Fight Club Review

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Insurance drone Jack (Norton) can't sleep, and haunts self-help groups for fatal illnesses until he encounters Tyler Durden (Pitt), a charismatic anarchist who invites him to move into his decrepit house after his condo is blown up. Jack and Tyler have recreational fist-fights, which expand into an underground masculinist movement. However, cracks appear in the relationship as Tyler cops off with a Goth bizarro (Bonham Carter) and his pranks go from subversive to near-homicidal.


Surfing a boiling wave of utterly predictable tabloid controversy, This Monstrous Movie (® Daily Mail) seems to be 1999's Crash/NBK/Reservoir Dogs, a film so devastatingly toxic that its very existence is not only responsible for every post-kebab scuffle, but the soaring divorce rate, teenage alcoholism and the terminal inadequacy of frozen pizza.

In fact, though definitely not one for the kiddiewinks, Fincher's film is a molasses-black comedy shot through with his blistering, hyper-kinetic style, a score that punches you in the chest, and standout performances from Pitt and Norton. And sadly, it's afflicted with one flaw that just ejects it from the masterpiece category.

Our narrator, 'Jack' (Norton), is a directionless everybloke who, when not weathering humiliating chewings-out at work, exists as an inadequate nighthawk, trying to cure his chronic insomnia by fixing on the synthetic sympathy of assorted nocturnal self-help groups. Solace is finally found with his head enveloped in a sobbing Meatloaf's pendulous 'bitch tits', while attending a support group for men with testicular cancer (told you this was black). The symbolism couldn't be clearer - if Jack isn't actually ball-less, he might as well be.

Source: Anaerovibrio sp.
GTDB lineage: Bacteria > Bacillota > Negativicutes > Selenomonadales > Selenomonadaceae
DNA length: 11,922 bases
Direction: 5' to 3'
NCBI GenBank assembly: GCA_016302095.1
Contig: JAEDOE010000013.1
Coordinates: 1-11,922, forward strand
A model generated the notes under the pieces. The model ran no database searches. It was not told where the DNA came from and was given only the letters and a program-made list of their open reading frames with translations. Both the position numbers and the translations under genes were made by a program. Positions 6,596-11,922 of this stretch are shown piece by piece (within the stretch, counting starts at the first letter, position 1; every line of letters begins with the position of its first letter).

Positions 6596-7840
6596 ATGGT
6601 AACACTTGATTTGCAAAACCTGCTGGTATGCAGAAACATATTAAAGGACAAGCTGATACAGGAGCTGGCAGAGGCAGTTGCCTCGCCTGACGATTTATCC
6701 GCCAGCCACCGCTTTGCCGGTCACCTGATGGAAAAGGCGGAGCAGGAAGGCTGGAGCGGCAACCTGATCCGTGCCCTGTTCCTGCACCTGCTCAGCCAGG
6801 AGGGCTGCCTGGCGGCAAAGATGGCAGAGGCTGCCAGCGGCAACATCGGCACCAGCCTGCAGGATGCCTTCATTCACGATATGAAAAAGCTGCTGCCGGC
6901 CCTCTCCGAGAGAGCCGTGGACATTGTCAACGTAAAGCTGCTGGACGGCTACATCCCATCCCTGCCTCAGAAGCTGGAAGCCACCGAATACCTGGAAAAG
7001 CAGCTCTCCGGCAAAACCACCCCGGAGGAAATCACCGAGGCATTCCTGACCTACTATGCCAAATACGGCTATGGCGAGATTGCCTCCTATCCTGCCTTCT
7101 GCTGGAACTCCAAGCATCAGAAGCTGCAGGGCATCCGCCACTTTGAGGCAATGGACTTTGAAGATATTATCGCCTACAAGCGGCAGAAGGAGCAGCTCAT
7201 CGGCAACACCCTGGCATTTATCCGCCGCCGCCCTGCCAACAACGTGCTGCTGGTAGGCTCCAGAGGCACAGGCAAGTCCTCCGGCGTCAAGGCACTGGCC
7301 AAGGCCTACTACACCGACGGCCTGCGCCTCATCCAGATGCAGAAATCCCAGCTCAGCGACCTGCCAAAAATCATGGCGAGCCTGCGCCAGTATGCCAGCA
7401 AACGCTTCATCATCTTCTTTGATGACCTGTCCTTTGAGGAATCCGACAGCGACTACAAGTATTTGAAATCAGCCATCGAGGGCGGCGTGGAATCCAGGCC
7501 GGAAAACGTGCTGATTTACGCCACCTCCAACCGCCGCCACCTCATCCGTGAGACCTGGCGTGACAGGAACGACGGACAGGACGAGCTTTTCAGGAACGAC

Something obviously has to give, and it does when Jack meets Tyler Durden (Pitt) on the plane home from a business trip. He arrives back at his apartment to find it in ruins - having mysteriously exploded in a fiery Armageddon of Ikea - so he calls Tyler, who invites him to crash round his place. And then invites him to punch him in the kisser. Which he does, and soon they're scrapping like squaddies in the car park, and enjoying it - the simple act of mano-a-mano rucking reminding Jack not only that he's alive, but that he's a he.

The craze spreads, and fight clubs start springing up all over the country with Tyler as their charismatic leader. But Tyler has a hidden agenda, and before Jack knows it, he's extending his organisation's activities into surreal random acts of anti-capitalist terrorism - the highly secret Project Mayhem. Starbucks coffee houses are razed. Corporate art is demolished. And rich, vain women have their own liposuctioned lard sold back to them as classy soap.

There are so many ways to read Fight Club that it's almost impossible to know where to start. Is it a fascistic call to action for a generation of dickless wonders? A homoerotic love story in which Jack is reintroduced to his nads before being carried off in Tyler's pneumatic arms? A satire on modern feminism's cartoonish views of what men are like, or...? Well, have a go yourself. It's half the fun.

The other half is Fincher's scorching style. From an opening title sequence that out-Sevens Seven's, he presents a maelstrom of celluloid sorcery. Flash cuts, subliminal images, fake cue dots, jumping film... it's a howling monster of a movie that virtually sticks its ravening snout out of the screen and bites you.

Norton is as fine as ever, but Pitt is the standout, lending Tyler a beguiling sense of glamour and danger, while the fights themselves - vicious brawls accompanied by the sound of cracking bones - herald the movie's most subversive image: men's blood-drenched, caved-in heads sporting huge, almost post-coital, smiles.

But then it starts to go awry. From the moment Project Mayhem is instituted, some of the sly blackness leaks out, and after a slew of implausibilities in the last half hour - including a twist out of the bottom of a cornflakes packet - it degenerates into an entertaining but vacuous comedy. Finally, having lost the courage of its gleefully nasty convictions, it concludes with a tiny burp of a bad gag. In the end, Fincher's brilliant film is, ironically, short in the cojones department - and if he wants to argue about it, we'd be happy to. Outside.

Fight Club is one movie that exactly caught the pre-millennial tension. Great performances, stunning visuals and a plot like nothing you've ever seen - one of the films of the year.